Narrow and narrower Narrow and narrower\images\insights\article\mountains-woman-red-coat-small.jpg June 21 2024 June 21 2024

Narrow and narrower

We bulls expect the rally to finally broaden … but not just yet.

Published June 21 2024
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I traveled this week to New Hampshire and Massachusetts, where the weather was great and the audiences were pleasant (though I may have lost a few Bostonians to the previous night’s Celtics celebrations). I also did two Bloomberg appearances this week where I discussed our 5,200 year-end target for the S&P 500. That’s already been surpassed, but we’re holding there as we expect there could be some volatility ahead. Like the oft-triumphant Celtics (18 national championships!), the market flirted with fresh highs this week, but the percentage of stocks at their 3-month lows also increased. Wolfe says 49% of stocks are now in a downtrend versus 29% at the outset of the second quarter. Strategas notes how rare it is to see the S&P 500 externally overbought, or stretched, at the very same time that it’s internally oversold (in that the 10-day advance/decline spread is down near the 5th percentile). Conditions were similar in August 2020, with the S&P consolidating before going higher. Even if the market is stretched, there’s nothing to say it can’t get more stretched. July, historically, is the Nasdaq’s best month, up an average of 3.5%. This narrow rally has been painful for small caps, which continue to struggle versus large caps due to worries that the Fed might just grant one cut this year. Only at the height of the dot-com bubble and during the Covid lockdowns have we seen such underperformance by small caps.

The Atlanta Fed’s GDPNow tracker has Q2 real GDP at 3.0%. That’s good news for the market if it holds, as the highest returns since 1929 have typically been found when real GDP growth is in the range of 3-4%, not above and not below. If nominal growth continues to slow, Strategas thinks it’s still possible that the Fed will cut rates in September, catching up to the rate-cutting central banks abroad. One of those early cutters may be the U.K. The Bank of England did not lower rates at its June meeting, but the dovish wording indicated a cut in August. The Swiss National Bank cut rates for the second time this week. But it's not just that the Europeans need to cut; they’ve seen real progress on inflation, too, with natural gas prices down 90% from their peak. In the U.S., historically, it’s been the unemployment rate and jobless claims that have most precipitated cuts. Though the unemployment rate has drifted higher over the past year, concern has not yet been widespread on the FOMC. Tell that to new entrants to the labor force—their job finding rate is now quite low.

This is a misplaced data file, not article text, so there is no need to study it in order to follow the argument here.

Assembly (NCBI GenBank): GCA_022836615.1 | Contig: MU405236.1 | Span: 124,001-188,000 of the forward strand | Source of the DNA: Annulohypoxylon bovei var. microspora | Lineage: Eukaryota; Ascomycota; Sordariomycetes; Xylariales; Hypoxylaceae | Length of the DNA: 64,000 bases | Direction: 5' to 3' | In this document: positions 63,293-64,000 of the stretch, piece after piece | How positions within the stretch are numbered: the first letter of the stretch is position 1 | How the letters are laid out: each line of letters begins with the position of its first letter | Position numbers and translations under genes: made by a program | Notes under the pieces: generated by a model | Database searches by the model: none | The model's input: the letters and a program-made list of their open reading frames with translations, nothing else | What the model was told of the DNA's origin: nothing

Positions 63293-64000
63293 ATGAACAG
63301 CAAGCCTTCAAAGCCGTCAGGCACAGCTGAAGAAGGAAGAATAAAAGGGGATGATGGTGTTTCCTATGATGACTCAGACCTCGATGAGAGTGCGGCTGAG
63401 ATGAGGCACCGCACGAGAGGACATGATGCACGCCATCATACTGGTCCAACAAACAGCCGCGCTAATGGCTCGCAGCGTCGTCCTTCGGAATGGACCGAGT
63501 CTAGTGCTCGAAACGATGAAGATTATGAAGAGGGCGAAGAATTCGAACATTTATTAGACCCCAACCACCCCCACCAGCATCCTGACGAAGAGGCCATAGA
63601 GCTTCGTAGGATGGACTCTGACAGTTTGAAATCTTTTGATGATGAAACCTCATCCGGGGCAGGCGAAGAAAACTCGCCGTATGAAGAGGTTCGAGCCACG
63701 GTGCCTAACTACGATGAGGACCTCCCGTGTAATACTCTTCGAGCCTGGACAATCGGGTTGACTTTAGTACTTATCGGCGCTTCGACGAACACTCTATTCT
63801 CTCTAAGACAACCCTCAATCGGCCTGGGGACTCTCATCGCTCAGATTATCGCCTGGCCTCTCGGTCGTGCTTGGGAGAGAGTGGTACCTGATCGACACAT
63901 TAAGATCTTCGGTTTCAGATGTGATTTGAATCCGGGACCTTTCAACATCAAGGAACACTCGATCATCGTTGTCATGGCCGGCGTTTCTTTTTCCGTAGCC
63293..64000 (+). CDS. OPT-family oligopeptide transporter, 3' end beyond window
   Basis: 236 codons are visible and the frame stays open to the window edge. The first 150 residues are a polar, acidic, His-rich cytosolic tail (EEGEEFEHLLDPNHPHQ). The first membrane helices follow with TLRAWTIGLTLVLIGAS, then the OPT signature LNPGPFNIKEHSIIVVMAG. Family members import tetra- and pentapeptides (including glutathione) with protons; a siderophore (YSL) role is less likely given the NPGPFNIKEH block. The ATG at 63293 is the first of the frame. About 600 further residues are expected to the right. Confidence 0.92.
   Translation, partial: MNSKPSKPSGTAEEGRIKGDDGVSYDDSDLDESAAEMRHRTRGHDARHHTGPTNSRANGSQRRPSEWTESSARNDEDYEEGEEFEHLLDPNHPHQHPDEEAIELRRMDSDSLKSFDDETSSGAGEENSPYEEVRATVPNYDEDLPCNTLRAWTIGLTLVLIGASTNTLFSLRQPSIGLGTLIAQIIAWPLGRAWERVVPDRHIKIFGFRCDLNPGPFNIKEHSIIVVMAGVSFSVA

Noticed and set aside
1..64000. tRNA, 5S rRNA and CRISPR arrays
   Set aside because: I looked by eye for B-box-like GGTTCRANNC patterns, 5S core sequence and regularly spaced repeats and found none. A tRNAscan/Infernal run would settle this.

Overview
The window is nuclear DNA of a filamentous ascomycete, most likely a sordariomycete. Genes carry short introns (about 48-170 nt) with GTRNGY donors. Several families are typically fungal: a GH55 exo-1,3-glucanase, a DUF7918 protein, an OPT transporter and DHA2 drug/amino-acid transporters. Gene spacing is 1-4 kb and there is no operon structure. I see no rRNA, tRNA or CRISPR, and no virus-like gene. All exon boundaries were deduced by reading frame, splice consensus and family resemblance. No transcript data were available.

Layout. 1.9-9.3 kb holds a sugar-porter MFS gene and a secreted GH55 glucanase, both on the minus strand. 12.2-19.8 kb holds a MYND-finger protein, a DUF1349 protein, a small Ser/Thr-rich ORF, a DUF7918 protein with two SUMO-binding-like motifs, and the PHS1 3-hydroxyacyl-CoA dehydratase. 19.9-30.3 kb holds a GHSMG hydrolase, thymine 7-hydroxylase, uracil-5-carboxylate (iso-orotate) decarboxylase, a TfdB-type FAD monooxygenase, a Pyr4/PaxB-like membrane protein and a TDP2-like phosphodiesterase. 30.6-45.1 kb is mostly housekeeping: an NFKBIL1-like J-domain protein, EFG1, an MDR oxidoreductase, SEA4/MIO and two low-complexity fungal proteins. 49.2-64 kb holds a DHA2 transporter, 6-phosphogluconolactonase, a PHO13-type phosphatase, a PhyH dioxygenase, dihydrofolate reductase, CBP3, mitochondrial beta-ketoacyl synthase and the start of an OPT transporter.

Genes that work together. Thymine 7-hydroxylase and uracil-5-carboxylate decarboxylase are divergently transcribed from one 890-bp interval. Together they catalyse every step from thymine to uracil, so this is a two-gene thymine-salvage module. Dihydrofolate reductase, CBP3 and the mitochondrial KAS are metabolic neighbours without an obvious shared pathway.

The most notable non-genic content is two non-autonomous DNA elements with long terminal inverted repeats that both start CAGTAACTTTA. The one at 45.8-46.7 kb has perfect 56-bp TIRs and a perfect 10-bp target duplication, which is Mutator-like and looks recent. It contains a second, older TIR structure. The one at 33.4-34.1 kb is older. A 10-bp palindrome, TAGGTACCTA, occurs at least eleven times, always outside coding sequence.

Speaking of jobs, the labor market looks to have returned to its pre-pandemic balance. Readers may recall that in May’s jobs report, the household survey, from which the unemployment rate derives, came in weak. Goldman Sachs accounts for this by saying that the household survey missed the surge in immigration and had difficulty measuring the age 16-24 cohort. Goldman thinks that we’re at about 200K new jobs per month, well above the 125K breakeven level. Is it a coincidence that we’ve seen a softening in retail spending at the very time the unemployment has risen to 4% or are consumers just stressed? Household debt service payments as a percentage of disposable income remain below the long-term average. But rampant inflation has driven personal savings as a percentage of disposable income down to 3.6%, nearly a record low and well below the long-term average of 8.3%! This at a time when excess savings from the Covid era are nearly (completely?) depleted while credit card rates are once again lofty. Mortgage rates are at 1.7 times the cost of monthly rent versus parity as recently as February 2020. First-time homebuyers will have to wait. For them, and young job seekers, opportunities are narrow and narrower.